On her first night in Walcha it was – 9 ⁰c night and she said I am not coming back in winter. She was pleased she didn’t come at the start as she wouldn’t have seen any vision of how it would look.
My son Gavin come up helped make around 100 gates and fencing, Adam Fisher made a number of visits helping build the calf shed, pipe lagging, some cattle crossings and electric fence cables under gates.
At this stage while Pete Best making sure the finishing touches were being completed, John Crittenden had arrived as Dairy manager and the key now was to add fertilizer to insure feed cover after cows arrived.
We purchased around 800 milkers from six locations most in Northern Victoria and the Riverina, with Gavin and Adam tagging and vaccinating all the animals ready for transport. We had to make sure the healthy and the correct cows arrived in Walcha.
We arranged for the cattle trucks to arrive for the first milking early morning on the Thursday September 25th 2008 so the pressure was on everyone to make sure this worked, remembering that this is the only Dairy within a 100km radius.
Elaine and I left on the morning of the South Gippsland Dairy Expo, flying to Newcastle then driving up the range to Walcha to catch up with Pete Best, John Crittenden, Yarroweyah & Westfalia to get ready for the mornings first milking.
All the planning paid off with all 800 cows arriving at Walcha after the 1300km journey. We had finally reached our goal of establishing a dairy farm at Walcha.
The first load of milk was picked by Scott Harvey and sold to the Dairy Farmers Co-Op on the AFL Grand Final Day (we watched the Hawks beat the Cats).
By the time we started the first milking’s I had made fourteen trips to Walcha and along with Pete Best we were very proud of the development effort.
To this starting point neighbours, local farmers, contractors, the Walcha Council, the Walcha Motel and Apsley Pub were a great help. There would be too many people to name.
Over the next two and a half years Walcha Dairy was managed by John Crittenden and his sons Matthew and Aaron. All heifer calves where kept on farm and milk production grew.
By December 2009 stock numbers were now at 1150 head and extra room was required to ensure we could cater efficiently and effectively for all animals.
I inspected a few places that I didn’t think were suitable, then on a quick look at the Gidley property a few km north of the dairy on Thunderbolts Way I was able to agree in a very quick twenty minute lease purchase with owner Matthew Dunbar.
In the final days of December Pete Harrison and I mapped and pegged out the much smaller Giddley farm plan. Again, similar to the dairy development all new fences, subdivision water, troughs and pasture were completed.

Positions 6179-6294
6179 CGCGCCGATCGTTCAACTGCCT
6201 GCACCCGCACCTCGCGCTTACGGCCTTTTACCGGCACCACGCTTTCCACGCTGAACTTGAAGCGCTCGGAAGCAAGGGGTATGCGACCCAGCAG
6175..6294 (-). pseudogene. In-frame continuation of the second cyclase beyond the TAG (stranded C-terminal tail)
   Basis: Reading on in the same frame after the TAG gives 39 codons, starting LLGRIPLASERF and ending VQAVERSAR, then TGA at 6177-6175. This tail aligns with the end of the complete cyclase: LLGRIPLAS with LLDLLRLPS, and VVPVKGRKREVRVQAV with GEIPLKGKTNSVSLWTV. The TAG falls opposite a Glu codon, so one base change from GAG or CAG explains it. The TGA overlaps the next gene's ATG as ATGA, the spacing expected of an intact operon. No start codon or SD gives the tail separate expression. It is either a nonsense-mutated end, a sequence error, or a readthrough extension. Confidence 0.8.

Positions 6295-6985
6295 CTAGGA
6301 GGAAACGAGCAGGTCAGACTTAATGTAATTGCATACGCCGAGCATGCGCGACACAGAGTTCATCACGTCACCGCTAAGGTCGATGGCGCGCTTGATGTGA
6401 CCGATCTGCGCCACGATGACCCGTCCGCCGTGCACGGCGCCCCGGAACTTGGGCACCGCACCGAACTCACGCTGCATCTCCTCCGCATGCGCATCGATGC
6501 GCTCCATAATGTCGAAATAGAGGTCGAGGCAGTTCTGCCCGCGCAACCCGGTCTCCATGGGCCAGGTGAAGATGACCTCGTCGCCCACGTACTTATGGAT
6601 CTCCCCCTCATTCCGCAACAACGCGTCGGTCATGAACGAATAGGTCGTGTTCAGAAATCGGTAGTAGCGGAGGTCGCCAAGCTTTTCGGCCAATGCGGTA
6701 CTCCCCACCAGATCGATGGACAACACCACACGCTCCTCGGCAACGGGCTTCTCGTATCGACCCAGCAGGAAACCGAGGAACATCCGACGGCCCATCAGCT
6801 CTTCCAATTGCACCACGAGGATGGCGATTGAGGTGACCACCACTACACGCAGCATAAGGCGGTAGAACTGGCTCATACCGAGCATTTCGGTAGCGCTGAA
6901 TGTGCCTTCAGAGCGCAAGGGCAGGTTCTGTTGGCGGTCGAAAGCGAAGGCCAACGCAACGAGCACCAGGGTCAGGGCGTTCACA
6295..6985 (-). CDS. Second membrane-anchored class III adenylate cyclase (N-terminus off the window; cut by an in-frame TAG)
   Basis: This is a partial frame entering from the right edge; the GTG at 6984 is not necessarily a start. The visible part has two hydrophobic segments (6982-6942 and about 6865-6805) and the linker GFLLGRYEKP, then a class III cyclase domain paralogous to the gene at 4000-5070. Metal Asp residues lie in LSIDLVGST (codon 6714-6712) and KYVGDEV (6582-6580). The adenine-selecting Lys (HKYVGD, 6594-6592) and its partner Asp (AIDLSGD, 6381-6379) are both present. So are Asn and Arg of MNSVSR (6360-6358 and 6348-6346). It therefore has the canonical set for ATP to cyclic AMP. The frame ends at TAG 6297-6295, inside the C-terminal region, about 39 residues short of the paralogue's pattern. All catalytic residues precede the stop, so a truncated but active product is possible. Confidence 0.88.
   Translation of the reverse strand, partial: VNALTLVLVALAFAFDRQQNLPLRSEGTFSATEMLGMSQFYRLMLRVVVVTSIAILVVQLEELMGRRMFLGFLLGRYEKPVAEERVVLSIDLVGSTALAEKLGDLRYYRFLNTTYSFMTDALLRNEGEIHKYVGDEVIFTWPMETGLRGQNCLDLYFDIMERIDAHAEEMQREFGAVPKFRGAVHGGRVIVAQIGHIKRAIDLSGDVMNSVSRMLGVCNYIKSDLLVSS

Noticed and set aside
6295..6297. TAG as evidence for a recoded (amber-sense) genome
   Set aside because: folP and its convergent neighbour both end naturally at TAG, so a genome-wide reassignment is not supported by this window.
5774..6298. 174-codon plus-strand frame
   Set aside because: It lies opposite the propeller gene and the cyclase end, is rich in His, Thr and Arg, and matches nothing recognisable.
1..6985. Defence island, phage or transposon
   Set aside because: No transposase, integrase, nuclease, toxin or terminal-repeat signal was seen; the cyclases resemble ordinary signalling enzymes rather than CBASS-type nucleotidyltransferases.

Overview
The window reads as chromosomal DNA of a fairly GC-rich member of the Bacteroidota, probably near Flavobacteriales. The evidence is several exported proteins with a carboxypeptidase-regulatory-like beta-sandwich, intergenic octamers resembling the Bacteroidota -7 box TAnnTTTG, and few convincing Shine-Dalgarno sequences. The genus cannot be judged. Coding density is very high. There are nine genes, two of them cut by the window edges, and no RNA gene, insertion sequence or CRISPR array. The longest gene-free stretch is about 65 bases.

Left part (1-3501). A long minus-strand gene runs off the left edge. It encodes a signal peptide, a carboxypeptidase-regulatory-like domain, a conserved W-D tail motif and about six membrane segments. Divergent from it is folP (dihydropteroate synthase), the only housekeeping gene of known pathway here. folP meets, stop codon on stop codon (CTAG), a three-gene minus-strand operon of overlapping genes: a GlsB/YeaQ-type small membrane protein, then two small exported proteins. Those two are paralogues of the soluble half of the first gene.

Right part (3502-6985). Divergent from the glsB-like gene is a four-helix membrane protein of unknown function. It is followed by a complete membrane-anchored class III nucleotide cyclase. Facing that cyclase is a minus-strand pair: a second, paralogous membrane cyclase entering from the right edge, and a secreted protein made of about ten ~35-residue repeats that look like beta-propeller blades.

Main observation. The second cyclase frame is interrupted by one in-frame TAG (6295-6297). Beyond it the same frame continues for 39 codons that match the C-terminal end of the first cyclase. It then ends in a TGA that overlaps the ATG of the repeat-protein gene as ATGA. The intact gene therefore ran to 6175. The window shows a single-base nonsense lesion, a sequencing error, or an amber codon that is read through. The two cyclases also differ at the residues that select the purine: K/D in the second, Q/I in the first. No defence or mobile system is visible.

Over this early period our Poowong friend and neighbor Callum Forbes and I developed all of the reporting systems that we still use on the farm today.
We have since completed an additional 40 ML dam north of the house on Thunderbolts Way.
By February 2011, the enthusiastic Leon and Lynda McCabe had moved in as Farm Managers. They had worked with Elaine and myself at our Poowong Dairy farm previously. Stock numbers had increased from 1150 to over 1600 head.
A big blow soon after was the Down Down campaign Coles supermarket has introduced. In my view it was screwing farmers throughout the country. We had no chance to change our production model or sell cows, or make other plans to adjust to the significant drop in the value of our milk.
We sold a large amount of milk at around 12 cents per litre during the winter and spring of 2012 and for other reasons relating to this around 50,000 litres of milk was tipped out. This was a stressful period in the farm development.
We have had numerous visits from interested people and we have just signed a cooperative research agreement with the University of New England.
There has been considerable interest from print media, radio and Television. Hosting many groups we have spoken at the NSW Grassland and Australian dairy farmer conference twice the Terrapin World Agriculture outlook in Singapore Nuffield annual Tour New Zealand and American Farmers groups in NZ and California.
To this date November 18th 2013, Walcha Dairy has sold over 33 million litres of milk, each morning at around 4.30am the day begins with milking of our 800 strong milking herd and by the end of the day Walcha Dairy has producing enough liquid milk to feed appromxately 350,000 people per day.
Walcha Dairy History (2013 to now) will be available soon. Keep an eye out for it on facebook & on our Notman Pasture Seeds website.